FILE - A customer conducts a transaction at a mobile money transfer stall in Nairobi, Kenya, Oct. 16, 2018. Due to the coronavirus crisis, millions of Africans rely on remittances more so than ever.
FILE - A customer conducts a transaction at a mobile money transfer stall in Nairobi, Kenya, Oct. 16, 2018. Due to the coronavirus crisis, millions of Africans rely on remittances more so than ever.

NAIROBI - When the coronavirus began hitting Western economies, it hurt the economies of African countries, too – not only because of a loss in trade and tourism, but also due to a loss in remittances.  

Hundreds of thousands of African families depend on money sent home by relatives working in North America, Europe and elsewhere. The safety net for millions of people is now threatened, and some families fear for the worst.
    
Fatuma Salah is a Somali national living at the Dadaab refugee camp in Kenya. The mother of six says she closely monitors any message that comes to her phone.
 
“Each time I receive a message alert, I think it’s a money transfer to my account, but it's not. I was expecting to receive money from my family, it’s the 10th day of the month. I haven’t received anything yet,” she said.
    
Salah depends financially on her mother and brother who live in the United States. But both have lost their jobs and are staying indoors due to the COVID-19 pandemic.
 
In 2018, Africans received $82 billion in remittances from abroad, according to the Washington-based Brookings Institution.
 
Remittances amount to 5% of GDP in at least 13 African countries. For some, like tiny Lesotho, they amount to 23% of its annual income.

 

With stay-at-home orders throwing millions out of work in Western countries, millions of Africans are feeling the pinch.   
 
Adhieu Achuil, a South Sudanese student studying in Kenya, says she is afraid she might end up homeless, just like her neighbors.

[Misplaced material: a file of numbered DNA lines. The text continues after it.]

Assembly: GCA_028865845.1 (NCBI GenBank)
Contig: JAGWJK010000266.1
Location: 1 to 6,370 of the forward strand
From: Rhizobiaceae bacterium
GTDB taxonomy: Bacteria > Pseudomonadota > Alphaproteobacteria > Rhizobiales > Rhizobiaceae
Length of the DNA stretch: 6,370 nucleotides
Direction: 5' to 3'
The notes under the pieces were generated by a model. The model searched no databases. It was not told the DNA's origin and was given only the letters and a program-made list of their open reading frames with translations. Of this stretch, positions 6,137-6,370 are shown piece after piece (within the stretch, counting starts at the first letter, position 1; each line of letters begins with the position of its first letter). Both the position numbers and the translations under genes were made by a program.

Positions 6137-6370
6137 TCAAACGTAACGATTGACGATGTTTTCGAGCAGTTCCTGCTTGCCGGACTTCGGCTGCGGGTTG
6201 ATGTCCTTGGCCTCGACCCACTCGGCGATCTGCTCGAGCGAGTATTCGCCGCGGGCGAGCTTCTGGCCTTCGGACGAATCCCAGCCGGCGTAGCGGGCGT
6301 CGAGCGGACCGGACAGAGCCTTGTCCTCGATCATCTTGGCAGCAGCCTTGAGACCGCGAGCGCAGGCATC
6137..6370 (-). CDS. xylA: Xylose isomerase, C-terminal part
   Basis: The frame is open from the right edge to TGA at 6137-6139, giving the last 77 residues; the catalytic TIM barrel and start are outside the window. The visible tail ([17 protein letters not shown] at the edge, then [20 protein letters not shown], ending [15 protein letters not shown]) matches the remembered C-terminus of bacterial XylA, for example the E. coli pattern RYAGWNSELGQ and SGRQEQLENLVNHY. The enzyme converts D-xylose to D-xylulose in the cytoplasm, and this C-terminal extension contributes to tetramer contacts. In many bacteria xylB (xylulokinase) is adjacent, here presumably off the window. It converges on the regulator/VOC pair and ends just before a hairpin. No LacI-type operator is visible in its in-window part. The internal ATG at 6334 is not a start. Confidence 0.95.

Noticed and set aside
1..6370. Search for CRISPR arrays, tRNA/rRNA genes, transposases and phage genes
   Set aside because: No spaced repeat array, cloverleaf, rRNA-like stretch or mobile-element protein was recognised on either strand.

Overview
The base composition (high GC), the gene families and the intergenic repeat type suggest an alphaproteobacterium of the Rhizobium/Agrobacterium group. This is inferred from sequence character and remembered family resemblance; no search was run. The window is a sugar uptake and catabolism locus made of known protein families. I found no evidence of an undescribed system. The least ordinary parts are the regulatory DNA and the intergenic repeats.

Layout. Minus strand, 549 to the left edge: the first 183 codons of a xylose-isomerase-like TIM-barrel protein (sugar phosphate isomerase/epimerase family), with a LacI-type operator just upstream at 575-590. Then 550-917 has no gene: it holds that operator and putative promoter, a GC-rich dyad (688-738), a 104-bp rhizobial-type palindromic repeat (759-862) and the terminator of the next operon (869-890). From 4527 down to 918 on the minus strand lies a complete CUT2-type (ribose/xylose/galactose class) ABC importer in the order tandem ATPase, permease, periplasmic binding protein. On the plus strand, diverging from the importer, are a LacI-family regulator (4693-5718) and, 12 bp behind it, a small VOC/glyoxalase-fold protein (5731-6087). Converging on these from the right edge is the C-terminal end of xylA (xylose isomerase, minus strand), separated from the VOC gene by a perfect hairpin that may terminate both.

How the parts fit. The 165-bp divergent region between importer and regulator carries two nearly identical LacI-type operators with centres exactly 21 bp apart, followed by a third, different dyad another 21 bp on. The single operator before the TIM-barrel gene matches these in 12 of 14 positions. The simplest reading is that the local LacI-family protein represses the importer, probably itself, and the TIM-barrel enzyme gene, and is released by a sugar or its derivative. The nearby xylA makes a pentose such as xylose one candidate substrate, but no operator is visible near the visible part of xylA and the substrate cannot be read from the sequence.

“If it continues for two to three months, I don’t know what is going to happen, not only to me, to the people I know who are staying in Nairobi, who are being supported by their relatives or husbands in the USA. At the moment, we have people who are staying at public schools since they cannot afford to pay rent,” Achuil said.
 
Abdirashid Duale, the head of Dahabshiil, one of Africa's money transfer service provider, says his company has seen a reduction in the number of people sending money to the continent.
   
“We have seen less money going to Africa, but of course, the current crisis has impacted the community we serve. We are sorry a lot of people in the diaspora have got the virus, a lot of families are not helping the way they used to help. These remittances, poor people rely on it, whether they are in refugee camps, whether they are paying school fees or food,” he said.
    
Duale, whose company operates in at least 40 countries in Africa, calls on the financial institutions and governments to make sending and receiving money easy because it saves lives.
 
“We would like the international governments, European governments, UK financial institutions to help so that [the] community [which] has access to banking, the company, like Dahabshil, has full access to the commercial banks so that remittances that are going to Africa will not be stopped, will continue to reach people safely,” Duale said.
    
The United Nations Economic Commission for Africa (ECA) said last month Africa needs $100 billion to combat the virus and support its vulnerable citizens and economies.
 

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